13. Delilah said to Samson, “Until now you have mocked me and told me lies. Tell me what you may be bound with.”
And he said to her, “If you weave the seven locks of my head into the web of the loom”—

A verse is missing here from the Hebrew text. Apparently, two lines in close proximity began with the same words, and some copyist’s eyes skipped from the first line to the second, and thus missed writing the first line. This portion, however, is preserved for us in the Septuagint, and the Companion Bible gives it as follows:

“If you were to weave the seven locks of my head into the web of the loom and fasten them with a pin, I shall be as another man.”
And it came to pass that when he was asleep that Delilah took the seven locks of his head and wove them with the web, and fastened them with a pin.

Thankfully, the Septuagint preserves this verse that would otherwise have been lost.

14. So she wove it tightly with the batten of the loom, and said to him, “The Philistines are upon you, Samson!” But he awoke from his sleep, and pulled out the batten and the web from the loom.

This time Samson moves closer to the truth, admitting that the secret has something to do with his hair. However, the secret he gives her is still an invention, and thus, when she tries it, he still breaks free easily.

15. Then she said to him, “How can you say, ‘I love you,’ when your heart is not with me? You have mocked me these three times, and have not told me where your great strength lies.” 16. And it came to pass, when she pestered him daily with her words and pressed him, so that his soul was vexed to death,

This time, she presses him harder yet, and he apparently has tired of his game of making up false secrets. She keeps after him, as only a stubborn and nagging woman could, until he is sick to death of it.

17. that he told her all his heart, and said to her, “No razor has ever come upon my head, for I have been a Nazirite to God from my mother’s womb. If I am shaven, then my strength will leave me, and I shall become weak, and be like any other man.”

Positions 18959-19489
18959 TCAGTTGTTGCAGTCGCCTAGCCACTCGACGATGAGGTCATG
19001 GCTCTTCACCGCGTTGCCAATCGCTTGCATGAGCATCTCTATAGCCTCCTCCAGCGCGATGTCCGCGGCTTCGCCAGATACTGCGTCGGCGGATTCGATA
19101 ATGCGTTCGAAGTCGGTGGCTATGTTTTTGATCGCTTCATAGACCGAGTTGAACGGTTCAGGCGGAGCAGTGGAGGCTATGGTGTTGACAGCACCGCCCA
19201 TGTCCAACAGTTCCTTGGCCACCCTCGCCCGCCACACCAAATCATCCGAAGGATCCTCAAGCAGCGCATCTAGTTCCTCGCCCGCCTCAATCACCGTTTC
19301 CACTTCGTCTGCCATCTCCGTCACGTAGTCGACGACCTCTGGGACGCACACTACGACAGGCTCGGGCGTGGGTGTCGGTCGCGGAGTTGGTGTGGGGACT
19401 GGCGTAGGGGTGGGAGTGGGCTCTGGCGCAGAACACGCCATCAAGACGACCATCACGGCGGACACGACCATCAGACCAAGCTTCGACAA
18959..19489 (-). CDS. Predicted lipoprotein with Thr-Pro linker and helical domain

Now God had never told Samson this…that if he shaved his head, he would lose his strength. For that matter, Samson had never given much thought to his Nazarite pledge, as we saw earlier when he broke the rules regarding touching a dead body. Yet it seems that Samson realizes that his hair symbolizes this special relationship he has with God, and he believes that if it were cut, he would lose that relationship, and thus would lose his strength. So this time, he tells her the truth, and lets her know about this special, Nazarite relationship with the LORD that he has.

18. When Delilah saw that he had told her all his heart, she sent and called for the lords of the Philistines, saying, “Come up once more, for he has told me all his heart.” So the lords of the Philistines came up to her and brought the money in their hand.

Delilah senses the truth, and is so confident that she tells the lords of the Philistines to come themselves this time and to bring the money, which they do.